Friday, December 02, 2016
Now that the leaves are off the trees it's the birches I'm noticing more, rather than the grander beeches, oaks, and tulip-trees in the same woods. The ones shown here are black birch (Betula lenta), not to be confused with the birches in Robert Frost's poem, which were — he insisted — gray birch (Betula populifolia). In common with other birches, their bark has prominent lenticels — horizontal pores — though these may become less visible on older specimens.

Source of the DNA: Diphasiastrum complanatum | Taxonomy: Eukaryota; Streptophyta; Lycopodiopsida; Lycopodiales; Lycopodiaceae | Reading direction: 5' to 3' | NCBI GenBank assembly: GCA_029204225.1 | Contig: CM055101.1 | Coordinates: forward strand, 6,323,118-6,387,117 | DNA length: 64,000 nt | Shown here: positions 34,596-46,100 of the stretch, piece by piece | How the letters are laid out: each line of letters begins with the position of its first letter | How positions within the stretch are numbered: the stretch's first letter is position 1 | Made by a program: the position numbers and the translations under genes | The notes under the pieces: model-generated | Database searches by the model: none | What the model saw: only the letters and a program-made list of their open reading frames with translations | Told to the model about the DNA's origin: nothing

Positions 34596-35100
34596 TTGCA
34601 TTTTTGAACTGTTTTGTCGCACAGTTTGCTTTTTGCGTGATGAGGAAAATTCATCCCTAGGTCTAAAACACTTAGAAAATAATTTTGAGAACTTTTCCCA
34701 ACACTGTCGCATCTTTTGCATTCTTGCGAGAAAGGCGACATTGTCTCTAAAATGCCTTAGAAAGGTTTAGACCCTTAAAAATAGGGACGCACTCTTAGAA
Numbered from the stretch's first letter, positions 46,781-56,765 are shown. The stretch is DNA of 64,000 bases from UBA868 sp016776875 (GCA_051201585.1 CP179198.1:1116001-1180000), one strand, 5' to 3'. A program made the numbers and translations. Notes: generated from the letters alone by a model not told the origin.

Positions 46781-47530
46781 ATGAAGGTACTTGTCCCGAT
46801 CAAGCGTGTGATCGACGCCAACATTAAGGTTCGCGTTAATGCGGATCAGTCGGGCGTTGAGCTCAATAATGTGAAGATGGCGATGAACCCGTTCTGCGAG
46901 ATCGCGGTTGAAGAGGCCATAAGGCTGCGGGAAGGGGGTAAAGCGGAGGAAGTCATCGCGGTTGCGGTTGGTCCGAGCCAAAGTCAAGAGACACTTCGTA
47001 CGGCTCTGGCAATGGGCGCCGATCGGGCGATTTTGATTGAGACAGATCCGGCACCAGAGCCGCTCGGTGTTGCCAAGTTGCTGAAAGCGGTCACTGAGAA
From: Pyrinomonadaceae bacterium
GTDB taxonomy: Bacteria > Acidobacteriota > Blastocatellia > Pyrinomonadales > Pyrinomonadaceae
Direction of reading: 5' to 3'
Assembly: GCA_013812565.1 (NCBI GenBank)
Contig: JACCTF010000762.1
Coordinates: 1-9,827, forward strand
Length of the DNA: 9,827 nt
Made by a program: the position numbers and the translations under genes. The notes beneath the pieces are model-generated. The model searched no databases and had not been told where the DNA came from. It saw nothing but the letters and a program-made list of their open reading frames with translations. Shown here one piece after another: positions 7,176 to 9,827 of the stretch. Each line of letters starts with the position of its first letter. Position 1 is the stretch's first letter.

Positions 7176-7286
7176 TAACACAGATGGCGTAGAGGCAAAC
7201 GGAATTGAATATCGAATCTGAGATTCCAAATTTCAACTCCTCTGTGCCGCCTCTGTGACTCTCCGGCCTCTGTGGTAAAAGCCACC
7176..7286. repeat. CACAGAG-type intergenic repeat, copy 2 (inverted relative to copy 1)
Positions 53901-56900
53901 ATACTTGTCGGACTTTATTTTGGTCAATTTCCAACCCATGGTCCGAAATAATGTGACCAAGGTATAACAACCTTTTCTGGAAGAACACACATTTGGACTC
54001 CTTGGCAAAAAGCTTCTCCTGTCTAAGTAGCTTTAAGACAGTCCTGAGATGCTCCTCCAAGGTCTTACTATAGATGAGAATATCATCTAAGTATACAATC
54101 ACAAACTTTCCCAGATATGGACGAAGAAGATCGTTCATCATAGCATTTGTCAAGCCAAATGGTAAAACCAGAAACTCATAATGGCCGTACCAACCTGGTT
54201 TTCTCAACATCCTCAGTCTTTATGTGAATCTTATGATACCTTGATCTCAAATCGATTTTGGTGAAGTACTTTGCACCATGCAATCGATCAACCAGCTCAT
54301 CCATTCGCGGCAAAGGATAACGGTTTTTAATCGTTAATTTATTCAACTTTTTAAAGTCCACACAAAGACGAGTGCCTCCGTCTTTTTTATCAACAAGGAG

These are adaptable and malleable trees, susceptible to injury and rot but also possessing a great ability to heal themselves and keep on growing. Once they fall, though, they are quickly consumed by rot.